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Alfie Boe - Love was a Dream - International Record Review


01 November 2009
International Record Review
John T. Hughes

Unlike a certain tenor touted before the public as an opera singer despite his never having performed in an opera, Alfie Boe is the genuine article, whom I first heard in the National Opera Studio Showcase in 1999, when he sang in excerpts from La bohème with Emma Bell and from La traviata. I was pleased by the attractive quality of his lyric tenor. As a Vilar young artist he appeared in concert and gave a song recital in the Royal Opera's Linbury Theatre. He has sing in opera at both Covent Garden and the English National Opera and has a number of CDs to his credit.

The arias in this Lehár selection are sung in English. I list the German titles in the heading as they are probably more recognizable. Why are we given such short measure? ‘Vilja' is really for the soprano, but Patrick O'Connor's note says that there was a precedent.

Throughout the 12 arias, Boe brings much variety by the way of weighting and colouring his voice, so that one piece contrasts effectively with another. He is not afraid to use mezzo voce, as one hears in ‘Vilja', ‘O Mädchen, mein Mädchen' and the Frasquita solo, demonstrating thereby that thought has been brought to bear on the interpretations. Listeners will find such an approach much more rewarding and satisfying than the stand-and-deliver method. More vocal power is applied to some of the other arias, examples being the two from Guiditta.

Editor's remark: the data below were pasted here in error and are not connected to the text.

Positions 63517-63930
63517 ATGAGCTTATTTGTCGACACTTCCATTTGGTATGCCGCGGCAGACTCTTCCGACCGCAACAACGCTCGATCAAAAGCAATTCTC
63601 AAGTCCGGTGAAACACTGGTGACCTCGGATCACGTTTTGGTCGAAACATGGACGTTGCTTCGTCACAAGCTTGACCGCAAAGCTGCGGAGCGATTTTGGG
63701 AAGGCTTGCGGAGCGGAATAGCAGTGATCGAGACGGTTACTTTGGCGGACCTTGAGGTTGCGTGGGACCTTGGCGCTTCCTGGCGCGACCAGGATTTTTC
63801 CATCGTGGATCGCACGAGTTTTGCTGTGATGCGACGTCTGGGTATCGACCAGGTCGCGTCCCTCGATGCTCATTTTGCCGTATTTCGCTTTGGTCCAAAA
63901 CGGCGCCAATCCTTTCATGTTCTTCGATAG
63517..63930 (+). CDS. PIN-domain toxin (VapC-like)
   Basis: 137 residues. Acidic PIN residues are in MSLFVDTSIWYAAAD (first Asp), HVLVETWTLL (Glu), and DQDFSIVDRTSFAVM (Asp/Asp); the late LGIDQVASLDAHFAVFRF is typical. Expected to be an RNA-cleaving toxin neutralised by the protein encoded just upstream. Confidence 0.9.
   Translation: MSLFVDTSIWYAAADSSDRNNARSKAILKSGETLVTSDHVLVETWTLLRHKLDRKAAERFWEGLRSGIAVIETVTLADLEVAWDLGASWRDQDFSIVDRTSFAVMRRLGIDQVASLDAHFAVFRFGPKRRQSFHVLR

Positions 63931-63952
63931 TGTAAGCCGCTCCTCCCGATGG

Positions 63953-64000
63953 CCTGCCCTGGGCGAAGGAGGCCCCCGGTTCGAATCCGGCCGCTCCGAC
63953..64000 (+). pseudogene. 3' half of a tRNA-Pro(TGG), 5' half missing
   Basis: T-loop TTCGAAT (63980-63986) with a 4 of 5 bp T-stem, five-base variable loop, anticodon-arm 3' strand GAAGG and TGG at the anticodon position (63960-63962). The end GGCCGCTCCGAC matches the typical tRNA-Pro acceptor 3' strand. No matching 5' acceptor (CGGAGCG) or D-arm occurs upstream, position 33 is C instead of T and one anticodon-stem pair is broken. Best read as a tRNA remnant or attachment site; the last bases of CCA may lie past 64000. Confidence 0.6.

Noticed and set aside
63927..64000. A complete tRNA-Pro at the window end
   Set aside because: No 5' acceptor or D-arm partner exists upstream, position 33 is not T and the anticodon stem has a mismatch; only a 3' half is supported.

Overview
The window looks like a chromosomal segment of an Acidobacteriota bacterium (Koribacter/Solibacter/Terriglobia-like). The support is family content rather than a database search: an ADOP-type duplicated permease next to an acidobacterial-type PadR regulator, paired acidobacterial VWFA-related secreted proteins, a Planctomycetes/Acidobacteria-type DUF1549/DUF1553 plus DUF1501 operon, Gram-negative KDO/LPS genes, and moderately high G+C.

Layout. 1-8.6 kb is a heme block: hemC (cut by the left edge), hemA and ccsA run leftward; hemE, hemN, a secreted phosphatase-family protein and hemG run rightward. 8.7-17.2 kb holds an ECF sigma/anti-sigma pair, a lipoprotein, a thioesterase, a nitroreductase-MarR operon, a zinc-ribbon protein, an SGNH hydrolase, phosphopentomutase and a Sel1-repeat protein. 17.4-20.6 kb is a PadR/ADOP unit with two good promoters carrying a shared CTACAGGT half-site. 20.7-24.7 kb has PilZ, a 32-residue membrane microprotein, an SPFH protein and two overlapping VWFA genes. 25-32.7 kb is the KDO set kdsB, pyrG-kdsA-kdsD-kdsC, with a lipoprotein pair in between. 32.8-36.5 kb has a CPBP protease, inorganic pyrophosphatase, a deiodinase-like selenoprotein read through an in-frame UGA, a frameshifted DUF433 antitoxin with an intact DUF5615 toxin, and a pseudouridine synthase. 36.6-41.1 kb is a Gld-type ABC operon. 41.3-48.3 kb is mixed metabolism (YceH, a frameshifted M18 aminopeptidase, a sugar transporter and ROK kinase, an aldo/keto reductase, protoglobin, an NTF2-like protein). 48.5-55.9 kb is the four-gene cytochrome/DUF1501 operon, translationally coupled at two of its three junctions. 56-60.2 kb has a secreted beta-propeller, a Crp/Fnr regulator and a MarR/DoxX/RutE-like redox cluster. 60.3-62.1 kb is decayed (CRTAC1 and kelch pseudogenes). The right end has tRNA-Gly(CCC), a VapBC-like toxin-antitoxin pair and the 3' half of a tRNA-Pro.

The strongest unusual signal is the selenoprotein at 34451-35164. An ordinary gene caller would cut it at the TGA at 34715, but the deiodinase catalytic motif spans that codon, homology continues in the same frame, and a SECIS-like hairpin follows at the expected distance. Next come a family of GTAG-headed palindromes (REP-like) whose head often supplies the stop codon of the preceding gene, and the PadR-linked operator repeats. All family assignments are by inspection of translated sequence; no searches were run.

Most of the choices are well known, including the virtually ubiquitous ‘Dein ist mein ganzes Herz', but two or three are not often performed, at least in Britain. One such is ‘Schönes Italien', to which Boe brings a darker timbre and which he delivers with a jaunty swing, while ‘Immer nur lächeln', one of Lehár's loveliest melodies, is firmly intoned without being pushed, also with a warm middle voice. As with many lyric tenors, the lowest notes in some pieces lack the ring and firmness of those sitting higher in the range, but they are minor points with another less familiar.

The recital begins with another less familiar aria: that from Schön ist die Welt, which draws a softness of tone that immediately lets one know that sensitivity will be frequently brought into play, benefitting the music and the listener alike, and one has a feeling of charm permeating through this programme.

Linn's recording has clarity and is well balanced, except for when the voice is covered by the orchestra for a few bars at the opening of ‘Freunde, das Leben ist lebenswert!', possibly the most effusive number on the disc. It is a pity about the meagre ration, but this SACD should engender a pleasant feeling in those who listen to it.


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